It’s still too soon to know if the drought is truly over. We can’t predict the future, for one thing. Nor can we agree on what is meant by “drought.” President-elect Donald Trump, the California Department of Water Resources, the U.S. Drought Monitor and some top climate scientists all have different definitions.
Newland Communities wants to build a 2,100-unit housing development across the street and up a hill from the exclusive Golden Door resport. That project, the Golden Door says, is an existential threat.
Michael Taylor, a black member of The Old Globe theater’s board, is trying to learn why the San Diego theater crowd isn’t more diverse. Is it the productions? The ticket prices? The actors on the stage? “If you were to go to almost any play there at The Old Globe, the audience doesn’t necessarily reflect […]
Jerry Williams self-reported stormwater pollution from his business to the state, as required by law. Environmental groups sued over the reports, and as the legal fight dragged on, Williams closed shop. Meanwhile, other businesses flout the law, don’t do the monitoring and likely make more in profit.
In recent years, San Diego water officials weren’t even looking at paperwork that showed which businesses were polluting local waterways. With no official enforcement happening, private attorneys and environmentalists have taken matters into their own hands, filing dozens of lawsuits against area companies for violating clean water laws.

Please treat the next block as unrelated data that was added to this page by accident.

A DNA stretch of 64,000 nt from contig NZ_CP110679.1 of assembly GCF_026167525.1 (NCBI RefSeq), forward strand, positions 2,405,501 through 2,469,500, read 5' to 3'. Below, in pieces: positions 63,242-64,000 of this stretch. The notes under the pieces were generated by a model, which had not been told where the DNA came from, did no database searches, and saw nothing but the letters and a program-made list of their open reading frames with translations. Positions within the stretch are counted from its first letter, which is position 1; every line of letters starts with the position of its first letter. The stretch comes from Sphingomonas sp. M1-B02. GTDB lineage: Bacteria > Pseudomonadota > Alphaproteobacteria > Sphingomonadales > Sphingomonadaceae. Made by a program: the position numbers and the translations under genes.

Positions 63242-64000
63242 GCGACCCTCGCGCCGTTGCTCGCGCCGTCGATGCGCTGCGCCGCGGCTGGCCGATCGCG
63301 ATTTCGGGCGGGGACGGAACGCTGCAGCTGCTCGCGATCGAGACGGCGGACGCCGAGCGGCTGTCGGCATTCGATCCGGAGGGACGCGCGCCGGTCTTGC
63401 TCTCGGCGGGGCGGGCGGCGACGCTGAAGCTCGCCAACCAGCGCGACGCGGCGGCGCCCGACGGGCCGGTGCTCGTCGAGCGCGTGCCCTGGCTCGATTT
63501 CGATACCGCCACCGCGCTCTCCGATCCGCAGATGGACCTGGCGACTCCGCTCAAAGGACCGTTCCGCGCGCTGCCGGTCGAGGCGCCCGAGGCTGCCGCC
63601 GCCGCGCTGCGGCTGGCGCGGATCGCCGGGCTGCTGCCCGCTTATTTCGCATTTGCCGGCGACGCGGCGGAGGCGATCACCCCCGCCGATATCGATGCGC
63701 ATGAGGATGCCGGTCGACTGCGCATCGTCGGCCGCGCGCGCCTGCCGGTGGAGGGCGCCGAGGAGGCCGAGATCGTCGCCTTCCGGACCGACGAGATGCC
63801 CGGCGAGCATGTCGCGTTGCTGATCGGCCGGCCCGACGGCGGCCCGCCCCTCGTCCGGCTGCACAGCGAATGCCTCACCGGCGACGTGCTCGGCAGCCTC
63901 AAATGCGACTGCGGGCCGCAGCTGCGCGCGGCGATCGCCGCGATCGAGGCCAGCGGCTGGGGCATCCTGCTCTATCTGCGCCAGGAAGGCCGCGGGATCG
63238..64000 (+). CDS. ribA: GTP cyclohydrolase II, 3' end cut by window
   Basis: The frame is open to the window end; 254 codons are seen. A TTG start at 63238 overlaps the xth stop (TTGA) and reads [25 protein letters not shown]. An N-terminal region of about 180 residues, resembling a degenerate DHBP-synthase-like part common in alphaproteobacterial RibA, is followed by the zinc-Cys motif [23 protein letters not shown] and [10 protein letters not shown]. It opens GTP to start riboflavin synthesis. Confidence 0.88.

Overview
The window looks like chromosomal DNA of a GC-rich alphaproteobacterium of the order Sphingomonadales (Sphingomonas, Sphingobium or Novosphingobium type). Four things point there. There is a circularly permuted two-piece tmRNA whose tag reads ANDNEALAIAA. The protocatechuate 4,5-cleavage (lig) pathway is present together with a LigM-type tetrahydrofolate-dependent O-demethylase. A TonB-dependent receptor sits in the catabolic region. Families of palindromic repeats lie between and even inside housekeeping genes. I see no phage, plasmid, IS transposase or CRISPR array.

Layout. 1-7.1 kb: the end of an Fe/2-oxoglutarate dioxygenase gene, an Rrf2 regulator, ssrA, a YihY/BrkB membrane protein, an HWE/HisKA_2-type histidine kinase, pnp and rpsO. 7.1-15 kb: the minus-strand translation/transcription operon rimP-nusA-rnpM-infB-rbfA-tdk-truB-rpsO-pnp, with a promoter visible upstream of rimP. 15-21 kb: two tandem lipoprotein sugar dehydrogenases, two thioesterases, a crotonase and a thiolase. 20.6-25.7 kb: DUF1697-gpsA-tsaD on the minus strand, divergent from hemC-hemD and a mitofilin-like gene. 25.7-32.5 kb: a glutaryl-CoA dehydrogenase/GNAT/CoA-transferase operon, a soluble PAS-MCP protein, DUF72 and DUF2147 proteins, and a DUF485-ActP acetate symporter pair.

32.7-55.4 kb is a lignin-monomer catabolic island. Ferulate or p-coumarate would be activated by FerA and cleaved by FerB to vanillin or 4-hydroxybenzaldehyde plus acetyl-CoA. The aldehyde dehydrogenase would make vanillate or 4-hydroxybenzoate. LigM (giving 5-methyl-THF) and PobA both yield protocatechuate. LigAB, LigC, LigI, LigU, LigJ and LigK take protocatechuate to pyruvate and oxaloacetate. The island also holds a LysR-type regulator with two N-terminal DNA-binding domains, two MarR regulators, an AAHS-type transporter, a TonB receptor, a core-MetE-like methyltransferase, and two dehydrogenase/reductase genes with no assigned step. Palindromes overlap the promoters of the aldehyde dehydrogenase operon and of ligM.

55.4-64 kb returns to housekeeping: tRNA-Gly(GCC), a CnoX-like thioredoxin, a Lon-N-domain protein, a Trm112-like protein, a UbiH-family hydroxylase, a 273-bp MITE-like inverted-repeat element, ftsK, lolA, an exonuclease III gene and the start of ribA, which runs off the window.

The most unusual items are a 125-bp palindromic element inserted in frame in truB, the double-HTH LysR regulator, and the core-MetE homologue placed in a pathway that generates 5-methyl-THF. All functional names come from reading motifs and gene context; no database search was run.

Across California, there could be thousands or even tens of thousands of businesses dodging environmental rules and sending pollution into the state’s waters. Though an entire regulatory system exists to police businesses and keep water safe for residents and wildlife, the state doesn’t know how many unpermitted businesses are out there, or how much damage they’re doing.
The San Diego Regional Water Quality Board pushed off until next year a rule change that would allow copper and zinc to keep flowing through Chollas Creek.
For years, the San Diego Regional Water Quality Control Board has tried to make cities clean up Chollas Creek. Now, thanks to a regulatory change, the board will wipe away the problem in part by redefining pollution instead of reducing it.
Schools and churches ponder sanctuary policies, another examination of FieldTurf from across the country, former Sen. Marty Block lands a new gig and more.
The Vallecitos Water District, which provides water in and around San Marcos, told state regulators that demand for water will soon exceed its supplies. The state believes the district messed up the numbers by overestimating demand, but the report is threatening new development around San Marcos and worrying residents.